The remaining elements of the case are similarly aesthetically pleasing. When viewed from the side, the sloped bezel and the outer frame of the case back appear to form a sandwich with the main part of the case. This makes the watch appear slightly thinner and it also creates an attractive side profile. The lugs sit well above the flat bottom of the case, which has a small detrimental effect on the wrist profile when worn. The 37 mm diameter is considered small by contemporary standards, but the watch is well-proportioned. The case is 10.58 mm thick, making this one of the few mechanical chronographs that can comfortably fit under many shirt cuffs.
The ovoid pushers and ridged crown are nicely-crafted and correctly proportioned, with the latter featuring a relief of the VC Maltese cross. Compared to current production models, the quality of the relief work is slightly inferior and the snap on case back, while correct by tradition, is very simple. Les Historiques Chronographs produced in 2000 and later (designated as Ref 47111-1), feature a more elaborate case back that is secured by four screws, a non-retro design that appears higher in quality. The pool, shower and large puddles should be avoided when possible as the watch is only water-resistant to 30 meters (100 feet).
The Cal 1141, a lightly-modified Lemania 2320, is a movement befitting for a fine chronograph. Still used by Vacheron Constantin today, the Lemania 2320 is a descendent of the movement used in the first Omega Seamaster Professionals, the Omega Cal 321. While not an in-house movement by any stretch, the Lemania 2320 has been used by only a select group of brands: Breguet, Patek Philippe, Roger Dubuis, Vacheron Constantin and Ulysee Nardin. Classically structured with a column wheel and horizontal switching, the movement beats at a leisurely 18,000 v.p.h. (2.5 Hz). Traditionalists will appreciate that the Cal 1141 comes equipped with a Breguet overcoil and a finely-polished Swan’s neck regulator, while modernists will scoff at the absence of a proper seconds hack. The 48 hour power reserve is adequate, but not sufficient to keep the watch running if it is stuffed into a drawer and left unwound over the weekend. This particular example runs a bit fast, with an average gain of around 7 seconds per day. This is acceptable for a dress watch that does not pretend to be a chronometer.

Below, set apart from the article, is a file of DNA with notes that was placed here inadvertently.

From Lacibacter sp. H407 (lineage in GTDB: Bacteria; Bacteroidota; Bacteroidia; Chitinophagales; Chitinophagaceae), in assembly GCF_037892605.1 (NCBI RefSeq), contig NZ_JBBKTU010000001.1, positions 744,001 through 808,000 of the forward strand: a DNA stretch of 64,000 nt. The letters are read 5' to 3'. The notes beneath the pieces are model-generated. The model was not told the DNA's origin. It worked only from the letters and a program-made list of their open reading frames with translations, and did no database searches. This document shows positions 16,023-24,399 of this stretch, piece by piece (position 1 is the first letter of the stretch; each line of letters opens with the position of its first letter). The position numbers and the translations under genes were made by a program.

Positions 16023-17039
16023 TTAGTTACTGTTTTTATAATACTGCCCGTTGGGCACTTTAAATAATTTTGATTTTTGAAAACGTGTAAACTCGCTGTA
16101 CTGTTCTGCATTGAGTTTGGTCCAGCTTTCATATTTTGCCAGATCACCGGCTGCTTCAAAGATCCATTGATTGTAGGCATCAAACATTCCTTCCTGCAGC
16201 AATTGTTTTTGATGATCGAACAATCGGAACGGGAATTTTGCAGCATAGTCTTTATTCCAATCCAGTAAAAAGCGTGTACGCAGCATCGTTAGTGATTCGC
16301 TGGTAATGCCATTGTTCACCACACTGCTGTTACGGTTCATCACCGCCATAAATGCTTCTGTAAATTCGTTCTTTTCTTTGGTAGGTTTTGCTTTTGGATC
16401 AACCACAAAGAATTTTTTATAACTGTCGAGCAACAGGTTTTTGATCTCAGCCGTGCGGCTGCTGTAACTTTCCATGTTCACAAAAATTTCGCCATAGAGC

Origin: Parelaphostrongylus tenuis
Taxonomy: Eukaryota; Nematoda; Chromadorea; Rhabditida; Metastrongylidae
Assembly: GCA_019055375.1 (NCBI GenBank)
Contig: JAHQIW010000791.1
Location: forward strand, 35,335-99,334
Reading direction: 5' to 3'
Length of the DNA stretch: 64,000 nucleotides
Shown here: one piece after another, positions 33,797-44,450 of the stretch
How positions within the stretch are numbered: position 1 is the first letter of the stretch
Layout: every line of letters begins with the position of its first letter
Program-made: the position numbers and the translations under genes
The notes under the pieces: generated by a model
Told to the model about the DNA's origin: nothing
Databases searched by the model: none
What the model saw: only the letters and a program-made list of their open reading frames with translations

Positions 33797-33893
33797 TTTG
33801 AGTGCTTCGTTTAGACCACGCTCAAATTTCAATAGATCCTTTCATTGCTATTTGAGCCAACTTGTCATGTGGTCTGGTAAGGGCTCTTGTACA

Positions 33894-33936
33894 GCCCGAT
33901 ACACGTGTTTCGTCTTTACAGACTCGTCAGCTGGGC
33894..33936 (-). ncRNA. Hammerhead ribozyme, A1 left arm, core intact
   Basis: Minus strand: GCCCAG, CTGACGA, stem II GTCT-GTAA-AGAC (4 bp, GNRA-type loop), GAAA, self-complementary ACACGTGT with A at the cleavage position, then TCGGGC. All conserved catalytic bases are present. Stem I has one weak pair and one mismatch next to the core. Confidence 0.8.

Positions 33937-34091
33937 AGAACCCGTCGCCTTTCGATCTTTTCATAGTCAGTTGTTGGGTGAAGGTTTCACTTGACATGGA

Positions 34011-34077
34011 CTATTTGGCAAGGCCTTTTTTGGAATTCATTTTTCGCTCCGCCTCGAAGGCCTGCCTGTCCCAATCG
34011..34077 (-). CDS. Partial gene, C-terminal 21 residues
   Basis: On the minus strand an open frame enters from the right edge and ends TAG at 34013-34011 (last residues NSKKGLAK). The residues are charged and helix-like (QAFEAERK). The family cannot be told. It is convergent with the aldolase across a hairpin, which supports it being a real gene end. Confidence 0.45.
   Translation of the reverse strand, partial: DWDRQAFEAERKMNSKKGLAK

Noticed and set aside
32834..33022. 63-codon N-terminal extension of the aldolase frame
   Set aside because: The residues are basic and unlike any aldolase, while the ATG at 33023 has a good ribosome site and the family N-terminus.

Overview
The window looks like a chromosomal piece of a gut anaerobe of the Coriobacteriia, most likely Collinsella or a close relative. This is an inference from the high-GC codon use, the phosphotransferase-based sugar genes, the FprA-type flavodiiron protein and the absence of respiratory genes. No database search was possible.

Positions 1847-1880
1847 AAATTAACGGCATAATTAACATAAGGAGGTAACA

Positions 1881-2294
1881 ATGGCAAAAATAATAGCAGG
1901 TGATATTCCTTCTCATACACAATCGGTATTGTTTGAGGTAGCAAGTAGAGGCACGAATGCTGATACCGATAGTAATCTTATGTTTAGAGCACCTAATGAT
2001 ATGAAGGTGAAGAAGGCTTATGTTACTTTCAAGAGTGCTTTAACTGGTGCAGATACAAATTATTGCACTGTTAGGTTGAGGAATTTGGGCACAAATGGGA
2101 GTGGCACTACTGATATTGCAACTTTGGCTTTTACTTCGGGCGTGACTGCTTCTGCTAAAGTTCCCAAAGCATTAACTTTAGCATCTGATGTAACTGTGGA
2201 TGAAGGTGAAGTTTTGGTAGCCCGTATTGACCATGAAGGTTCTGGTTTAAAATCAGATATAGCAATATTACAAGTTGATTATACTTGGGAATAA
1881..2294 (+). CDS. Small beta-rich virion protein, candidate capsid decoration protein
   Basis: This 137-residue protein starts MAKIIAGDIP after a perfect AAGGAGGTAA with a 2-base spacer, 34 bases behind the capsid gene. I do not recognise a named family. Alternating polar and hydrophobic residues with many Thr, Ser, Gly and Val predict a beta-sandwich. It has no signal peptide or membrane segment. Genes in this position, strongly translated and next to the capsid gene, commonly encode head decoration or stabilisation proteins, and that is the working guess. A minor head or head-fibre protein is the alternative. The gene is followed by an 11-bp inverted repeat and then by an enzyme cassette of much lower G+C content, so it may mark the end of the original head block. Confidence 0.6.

Movement finishing of the Cal 1141 is very good, but not extraordinary. The chronograph bridges are decorated with a tasteful Côtes de Genève finish, while the chronograph levers are brushed with a light satin finish. The baseplate, visible behind the screwed balance wheel, is finished with a fine perlage. The edges of the bridges, levers and screw slots have been beveled and polished, but there are no sharp internal or external edges – the hallmarks of an exceptional movement finish. While not the technical equal of Patek Philippe’s Cal. CH 27-70, the Cal. 1141 is an excellent movement in its own right. Although maintenance costs are high, the Lemania 2320 has a reputation for being a reliable movement. Good reliability might be expected when one’s direct predecessor survived many trips to the moon.
Operating the watch is a simple task, as the crown has only two positions: winding and time-setting. The lack of a date mechanism renders the watch nearly idiot-proof (over-winding is still possible). Audible clicks can be heard when the crown is turned to wind the watch and the winding resistance is close to ideal; as is the amount of effort required to operate the two chronograph buttons. Pusher feel is fairly crisp, but not buttery-smooth like the class-leading Lange Datograph.